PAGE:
Reports From the Field: New BP guidelines establish diagnosis of pre-hypertension
Level seeks to identify at-risk individuals early
New clinical practice guidelines for the prevention, detection, and treatment of high blood pressure have been released by the National Heart, Lung, and Blood Institute (NHLBI) in Bethesda, MD. The guidelines, approved by the Coordinating Committee of the NHLBI’s National High Blood Pressure Education Program, include altered blood pressure categories, featuring a new "pre-hypertension" level, which covers about 45 million adult Americans.
The guidelines also streamline steps by which doctors diagnose and treat patients and recommend the use of diuretics as part of the drug treatment plan for high blood pressure in most patients.
Here are the key aspects of the guidelines:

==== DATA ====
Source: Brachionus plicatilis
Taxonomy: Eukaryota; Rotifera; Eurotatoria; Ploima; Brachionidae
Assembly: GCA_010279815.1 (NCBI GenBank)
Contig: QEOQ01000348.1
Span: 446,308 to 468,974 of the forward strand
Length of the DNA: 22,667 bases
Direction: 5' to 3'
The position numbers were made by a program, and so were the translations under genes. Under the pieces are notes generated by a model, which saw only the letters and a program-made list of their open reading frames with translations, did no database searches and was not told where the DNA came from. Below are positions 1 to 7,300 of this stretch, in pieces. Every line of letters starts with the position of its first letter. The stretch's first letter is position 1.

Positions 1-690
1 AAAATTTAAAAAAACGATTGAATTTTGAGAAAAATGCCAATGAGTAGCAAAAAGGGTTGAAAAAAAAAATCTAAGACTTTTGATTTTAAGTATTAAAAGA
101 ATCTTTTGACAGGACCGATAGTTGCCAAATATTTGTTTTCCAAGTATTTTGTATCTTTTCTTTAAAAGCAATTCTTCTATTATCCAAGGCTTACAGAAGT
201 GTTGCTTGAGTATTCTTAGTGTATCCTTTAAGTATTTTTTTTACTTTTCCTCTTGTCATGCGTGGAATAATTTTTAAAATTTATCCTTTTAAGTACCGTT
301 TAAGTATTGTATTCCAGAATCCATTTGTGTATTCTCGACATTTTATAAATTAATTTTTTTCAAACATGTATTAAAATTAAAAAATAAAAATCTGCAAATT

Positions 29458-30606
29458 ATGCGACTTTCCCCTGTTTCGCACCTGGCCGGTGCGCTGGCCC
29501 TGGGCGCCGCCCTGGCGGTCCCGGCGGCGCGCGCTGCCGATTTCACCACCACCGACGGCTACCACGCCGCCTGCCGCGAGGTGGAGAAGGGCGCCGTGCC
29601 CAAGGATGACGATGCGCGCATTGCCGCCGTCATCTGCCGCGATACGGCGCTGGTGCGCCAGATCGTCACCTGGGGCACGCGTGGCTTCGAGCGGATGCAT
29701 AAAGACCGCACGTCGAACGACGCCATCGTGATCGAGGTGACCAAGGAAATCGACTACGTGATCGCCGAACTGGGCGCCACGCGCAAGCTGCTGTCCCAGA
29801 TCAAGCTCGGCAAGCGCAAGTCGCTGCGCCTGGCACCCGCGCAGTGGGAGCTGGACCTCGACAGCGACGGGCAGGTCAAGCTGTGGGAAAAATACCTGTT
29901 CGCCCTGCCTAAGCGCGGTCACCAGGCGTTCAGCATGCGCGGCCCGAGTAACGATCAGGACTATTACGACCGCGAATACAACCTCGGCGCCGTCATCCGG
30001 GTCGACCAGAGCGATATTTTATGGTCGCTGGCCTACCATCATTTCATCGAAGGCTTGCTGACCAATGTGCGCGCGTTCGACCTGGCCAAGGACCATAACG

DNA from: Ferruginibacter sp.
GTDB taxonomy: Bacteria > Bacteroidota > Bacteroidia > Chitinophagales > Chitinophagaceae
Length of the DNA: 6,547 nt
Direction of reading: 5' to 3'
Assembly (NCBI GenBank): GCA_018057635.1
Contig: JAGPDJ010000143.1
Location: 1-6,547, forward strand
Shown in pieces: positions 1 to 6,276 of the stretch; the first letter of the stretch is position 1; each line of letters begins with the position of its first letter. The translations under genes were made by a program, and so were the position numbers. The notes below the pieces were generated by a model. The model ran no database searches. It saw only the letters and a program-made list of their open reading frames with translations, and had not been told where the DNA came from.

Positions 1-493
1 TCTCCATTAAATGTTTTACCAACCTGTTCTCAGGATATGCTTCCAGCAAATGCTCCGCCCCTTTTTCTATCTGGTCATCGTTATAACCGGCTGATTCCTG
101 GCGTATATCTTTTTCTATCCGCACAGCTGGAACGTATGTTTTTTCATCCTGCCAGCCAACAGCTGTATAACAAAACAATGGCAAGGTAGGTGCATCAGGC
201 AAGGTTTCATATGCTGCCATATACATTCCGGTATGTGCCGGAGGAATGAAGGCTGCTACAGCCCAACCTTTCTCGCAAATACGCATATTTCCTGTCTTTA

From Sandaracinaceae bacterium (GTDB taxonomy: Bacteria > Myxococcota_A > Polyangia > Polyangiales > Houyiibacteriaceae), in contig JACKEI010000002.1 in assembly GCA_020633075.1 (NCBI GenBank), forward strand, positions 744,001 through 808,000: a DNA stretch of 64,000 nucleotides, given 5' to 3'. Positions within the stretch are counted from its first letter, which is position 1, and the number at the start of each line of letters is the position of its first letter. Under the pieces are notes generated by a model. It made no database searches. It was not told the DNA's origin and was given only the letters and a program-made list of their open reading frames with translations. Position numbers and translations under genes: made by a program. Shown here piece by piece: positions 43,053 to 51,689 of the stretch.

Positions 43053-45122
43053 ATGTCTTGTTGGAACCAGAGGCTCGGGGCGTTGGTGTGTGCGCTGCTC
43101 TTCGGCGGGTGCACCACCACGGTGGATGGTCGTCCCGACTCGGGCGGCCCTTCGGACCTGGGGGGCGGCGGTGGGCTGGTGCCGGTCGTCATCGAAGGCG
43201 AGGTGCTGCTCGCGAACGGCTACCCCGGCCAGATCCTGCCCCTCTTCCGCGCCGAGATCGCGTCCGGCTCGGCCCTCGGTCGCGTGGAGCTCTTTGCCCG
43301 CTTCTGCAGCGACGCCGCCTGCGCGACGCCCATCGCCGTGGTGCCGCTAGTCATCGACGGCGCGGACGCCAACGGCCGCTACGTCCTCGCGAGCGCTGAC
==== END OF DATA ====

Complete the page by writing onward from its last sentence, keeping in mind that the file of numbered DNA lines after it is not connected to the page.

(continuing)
- Former blood pressure definitions are changed as follows: Normal, less than 120/less than 80 mm Hg; pre-hypertension, 120-139/80-89; Stage 1 hypertension, 140-159/90-99; Stage 2 hypertension, at or greater than 160/at or greater than 100. The previous categories were optimal, normal, high-normal, and hypertension stages 1, 2, and 3.
- Simplified and strengthened drug treatment recommendations. Use of diuretics, either alone or in combination, is recommended for most patients. The report says they currently are not being sufficiently used.
- Use of additional drugs for severe hypertension or to lower blood pressure to the desired level. According to the report, most people will need two — and at times, three or more — medications to lower blood pressure to the desired levels.
- The recommendation that clinicians work with patients to agree on blood pressure goals and develop a treatment plan.
The guidelines do not recommend drug therapy for those with pre-hypertension unless it is required by another condition, such as diabetes or chronic kidney disease, but it advises them to make any needed lifestyle changes.